7,000 ‘winners’ and 20,000 ‘losers’ among plants in the ‘age of humans’

Araucaria muelleri is a New Caledonian endemic conifer threatened by habitat loss, forest fires and nickel-mining activities. (Credit: Joey Santore/CC-BY-NC)

Tens of thousands of plant species face extinction in the near future due to climate change, warns a major new study.

Botanists categorised more than 86,000 species as ‘winners’’ or ‘losers’ according to their ability to survive in the current environment.

Losers were found to outnumber winners by almost three to one: more than 20,000 species were labelled losers — with the vast majority of those being identified as not useful to man — while less than 7,000 were winners, with all but 164 of those species having some human use.

The analysis was conducted by Professor John Kress, botany curator emeritus at the Smithsonian’s National Museum of Natural History, in Washington DC, and Dr Gary Krupnick, head of the museum’s plant conservation unit.

Prof Kress encountered the concept of evolutionary winners and losers in the age of humans — known to some researchers as the Anthropocene epoch — in the writings of environmental historian John McNeill.

The Smithsonian’s National Museum of Natural History has a collection of 145 million natural history specimens and objects (Credit: Chip Clark, Smithsonian.)

He wanted to see if it might be possible to tally the plant species that were winning and losing now and in the future.

He said: ‘I actually started this project from a place of optimism.

‘I had just planted all these trees around my house in Vermont and thought to myself that maybe there are actually more winners than losers, and we are just focused on everything that’s disappearing.’

In 2019, Prof Kress brought Dr Krupnick in to help compile and analyse the huge amount of data required to put every plant species for which there was enough information into the categories of winners and losers.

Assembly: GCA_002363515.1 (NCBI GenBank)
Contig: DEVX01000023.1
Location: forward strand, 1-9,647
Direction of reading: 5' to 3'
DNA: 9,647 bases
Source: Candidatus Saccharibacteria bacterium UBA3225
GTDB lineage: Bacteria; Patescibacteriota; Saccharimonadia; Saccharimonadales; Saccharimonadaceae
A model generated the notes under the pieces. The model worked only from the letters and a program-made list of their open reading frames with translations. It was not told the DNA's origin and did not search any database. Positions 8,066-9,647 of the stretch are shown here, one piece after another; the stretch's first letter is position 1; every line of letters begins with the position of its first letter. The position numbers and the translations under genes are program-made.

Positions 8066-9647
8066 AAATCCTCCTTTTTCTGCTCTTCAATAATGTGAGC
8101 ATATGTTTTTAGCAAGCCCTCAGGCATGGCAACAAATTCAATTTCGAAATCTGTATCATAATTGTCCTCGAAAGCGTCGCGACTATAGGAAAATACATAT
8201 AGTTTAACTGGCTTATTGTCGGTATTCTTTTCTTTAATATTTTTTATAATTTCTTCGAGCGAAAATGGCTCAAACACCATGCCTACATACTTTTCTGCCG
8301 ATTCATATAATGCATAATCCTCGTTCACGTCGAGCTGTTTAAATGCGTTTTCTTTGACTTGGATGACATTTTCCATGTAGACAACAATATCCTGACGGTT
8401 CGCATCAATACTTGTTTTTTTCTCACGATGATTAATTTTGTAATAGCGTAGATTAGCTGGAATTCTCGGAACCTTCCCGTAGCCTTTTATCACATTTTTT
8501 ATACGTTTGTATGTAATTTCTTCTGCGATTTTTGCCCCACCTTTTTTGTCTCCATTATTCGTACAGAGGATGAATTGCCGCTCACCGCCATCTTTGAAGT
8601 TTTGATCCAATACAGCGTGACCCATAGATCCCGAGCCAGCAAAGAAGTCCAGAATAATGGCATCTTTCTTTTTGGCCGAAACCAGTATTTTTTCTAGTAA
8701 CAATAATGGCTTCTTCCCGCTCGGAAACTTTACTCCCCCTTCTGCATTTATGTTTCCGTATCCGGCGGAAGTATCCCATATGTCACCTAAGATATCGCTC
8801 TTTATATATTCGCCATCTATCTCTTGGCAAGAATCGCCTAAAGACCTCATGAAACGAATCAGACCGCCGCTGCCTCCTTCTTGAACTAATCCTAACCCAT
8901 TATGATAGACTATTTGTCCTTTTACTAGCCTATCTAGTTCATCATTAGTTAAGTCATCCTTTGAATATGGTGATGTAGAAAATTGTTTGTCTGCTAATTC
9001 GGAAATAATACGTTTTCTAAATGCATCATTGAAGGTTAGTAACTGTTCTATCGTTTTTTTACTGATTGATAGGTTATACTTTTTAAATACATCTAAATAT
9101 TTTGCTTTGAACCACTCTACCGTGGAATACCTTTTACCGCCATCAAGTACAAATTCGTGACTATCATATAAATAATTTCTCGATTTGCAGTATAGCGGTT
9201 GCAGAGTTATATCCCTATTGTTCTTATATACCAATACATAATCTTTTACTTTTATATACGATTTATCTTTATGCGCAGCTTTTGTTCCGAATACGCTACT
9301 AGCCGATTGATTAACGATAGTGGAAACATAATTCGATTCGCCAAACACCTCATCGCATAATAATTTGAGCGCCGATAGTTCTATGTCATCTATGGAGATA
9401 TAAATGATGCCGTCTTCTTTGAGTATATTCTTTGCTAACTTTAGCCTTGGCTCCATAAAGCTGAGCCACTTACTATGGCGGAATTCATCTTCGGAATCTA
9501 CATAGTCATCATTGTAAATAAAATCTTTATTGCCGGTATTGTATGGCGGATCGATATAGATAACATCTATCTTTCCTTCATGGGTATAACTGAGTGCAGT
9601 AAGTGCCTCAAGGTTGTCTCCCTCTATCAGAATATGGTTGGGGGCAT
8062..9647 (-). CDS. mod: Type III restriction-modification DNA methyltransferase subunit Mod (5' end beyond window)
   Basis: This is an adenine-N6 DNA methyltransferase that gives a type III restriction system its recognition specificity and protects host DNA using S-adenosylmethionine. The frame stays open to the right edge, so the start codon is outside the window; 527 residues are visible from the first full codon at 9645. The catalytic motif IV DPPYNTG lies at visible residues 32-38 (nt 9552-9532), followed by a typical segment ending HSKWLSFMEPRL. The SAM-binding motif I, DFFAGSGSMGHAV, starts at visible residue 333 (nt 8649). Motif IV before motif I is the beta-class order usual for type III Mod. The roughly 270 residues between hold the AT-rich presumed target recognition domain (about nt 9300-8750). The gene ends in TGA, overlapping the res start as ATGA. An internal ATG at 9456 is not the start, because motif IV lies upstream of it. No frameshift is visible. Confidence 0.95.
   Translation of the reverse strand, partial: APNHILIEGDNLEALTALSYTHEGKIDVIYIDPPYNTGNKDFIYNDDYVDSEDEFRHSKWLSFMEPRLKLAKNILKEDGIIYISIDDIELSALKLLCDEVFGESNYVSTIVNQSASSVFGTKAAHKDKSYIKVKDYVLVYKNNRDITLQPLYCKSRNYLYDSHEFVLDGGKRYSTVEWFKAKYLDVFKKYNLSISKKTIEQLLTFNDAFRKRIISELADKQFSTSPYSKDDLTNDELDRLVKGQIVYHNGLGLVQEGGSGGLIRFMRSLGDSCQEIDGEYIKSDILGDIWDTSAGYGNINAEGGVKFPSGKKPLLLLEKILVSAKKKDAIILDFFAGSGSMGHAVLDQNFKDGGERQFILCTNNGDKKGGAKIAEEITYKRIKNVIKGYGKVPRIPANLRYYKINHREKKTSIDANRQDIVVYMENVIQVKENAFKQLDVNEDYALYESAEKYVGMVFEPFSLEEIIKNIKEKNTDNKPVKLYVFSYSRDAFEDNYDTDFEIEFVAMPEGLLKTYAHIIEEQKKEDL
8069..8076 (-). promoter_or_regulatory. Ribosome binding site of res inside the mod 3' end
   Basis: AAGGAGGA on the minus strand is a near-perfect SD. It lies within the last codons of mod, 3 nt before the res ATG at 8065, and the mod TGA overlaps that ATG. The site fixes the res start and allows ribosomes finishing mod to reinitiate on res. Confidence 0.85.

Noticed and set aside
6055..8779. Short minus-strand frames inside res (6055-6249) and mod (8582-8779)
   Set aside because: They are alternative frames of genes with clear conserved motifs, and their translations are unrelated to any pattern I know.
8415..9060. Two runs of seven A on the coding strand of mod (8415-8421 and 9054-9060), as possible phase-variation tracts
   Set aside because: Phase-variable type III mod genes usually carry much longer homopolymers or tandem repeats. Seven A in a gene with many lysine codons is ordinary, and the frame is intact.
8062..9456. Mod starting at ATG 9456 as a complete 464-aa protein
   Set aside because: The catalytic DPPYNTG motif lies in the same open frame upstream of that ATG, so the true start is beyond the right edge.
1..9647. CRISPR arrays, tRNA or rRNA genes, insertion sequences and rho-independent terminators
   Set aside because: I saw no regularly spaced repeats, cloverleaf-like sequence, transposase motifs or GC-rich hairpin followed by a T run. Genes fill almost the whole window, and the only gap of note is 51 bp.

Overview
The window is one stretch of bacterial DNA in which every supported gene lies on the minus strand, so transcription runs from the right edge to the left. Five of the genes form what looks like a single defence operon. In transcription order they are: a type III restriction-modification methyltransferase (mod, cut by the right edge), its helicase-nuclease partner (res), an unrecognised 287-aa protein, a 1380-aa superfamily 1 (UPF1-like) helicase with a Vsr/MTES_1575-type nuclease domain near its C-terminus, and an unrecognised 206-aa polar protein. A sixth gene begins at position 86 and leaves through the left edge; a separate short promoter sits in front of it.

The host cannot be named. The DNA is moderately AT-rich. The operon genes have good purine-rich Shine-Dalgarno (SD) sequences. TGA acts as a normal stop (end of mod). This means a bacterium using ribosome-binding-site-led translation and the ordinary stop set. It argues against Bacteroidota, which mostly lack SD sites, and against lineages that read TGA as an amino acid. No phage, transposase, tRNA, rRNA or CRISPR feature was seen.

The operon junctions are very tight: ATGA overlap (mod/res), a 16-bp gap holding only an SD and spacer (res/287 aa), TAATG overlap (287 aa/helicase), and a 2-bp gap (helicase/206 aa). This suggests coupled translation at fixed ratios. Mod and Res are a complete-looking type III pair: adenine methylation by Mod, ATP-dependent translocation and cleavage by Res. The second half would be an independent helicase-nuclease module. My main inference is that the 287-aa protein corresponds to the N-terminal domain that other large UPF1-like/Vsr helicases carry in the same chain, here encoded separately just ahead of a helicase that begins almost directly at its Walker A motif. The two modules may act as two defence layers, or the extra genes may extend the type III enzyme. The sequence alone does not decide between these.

The researchers split the winners and losers into species that are and are not useful to humans.

In addition to the four categories, the team also created four others: species that appeared likely to win or lose in the future were deemed tentative winners or potential losers, and species that do not seem to be winning or losing at present were considered currently neutral.

A fourth and final category included 571 species that have already gone extinct.

To place plants in the categories, the researchers combed through databases that listed endangered plant species, economically important species such as crops, invasive and weedy plants and endangered plants involved in legal and illegal global trade.

In total, the team were able to place 86,592 plant species into the eight categories that describe their prospects for survival in the Anthropocene.

It is just under 30 per cent of the nearly 300,000 known species.

The team were able to place 86,592 plant species into the eight categories that describe their prospects for survival (Credit: Joey Santore /CC-BY-NC)

The analysis revealed that losers currently outnumber winners by almost three to one, and that losers are likely to continue to outpace winners in the future if human impact on the planet maintains its current trajectory.

The team also mapped the locations of the winning and losing species on the tree of life.

Prof. Kress said: ‘The question was whether there were some lineages of plants that were more packed with winners or were full of losers we should be concerned about.’

Dr Krupnick said: ‘As it turned out, winners and losers were for the most part evenly distributed across plant orders.

‘The exceptions came primarily from small lineages, which were more prone than lineages with many species to leaning heavily in favour of winners or losers.’

He said three of the lineages most at risk of extinction include cycads, the cypress family — which includes redwoods (pictured top) and junipers — and an ancient family of conifers called the araucariales which are today mostly found in New Caledonia.

Dr Krupnick said: ‘Now and in the future, plants have to adapt to the environment humans have created or they will go extinct.

‘Our results suggest that this means the plant communities of the future will be more homogenised than those of today.’

Increased homogeneity is likely to have ‘serious consequences’ for ecosystems around the world as well as humanity, according to the botanists.

Dr Kress says that losing plant diversity can drive a loss of animal diversity and make ecosystems less resilient in the face of hardship or change.

He said: ‘The list of winners shows that we’ve selected certain species that are useful to us, but as that pool of plants we have to select from decreases in the future, humanity will have many fewer options when we want to reforest the planet, find new medicines or foods, or develop new products.’

Prof Kress hopes that the lists will allow other researchers the chance to look more in depth at why certain species are winning or losing in the age of humans — and to identify plants most in need of conservation.

He added: ‘It still looks green outside my window, and that can create the illusion that plants are doing well.

‘But this study suggests we’re on course for a big loss of plant diversity, and we better wake up.’

The findings were published in the journal Plants People Planet.


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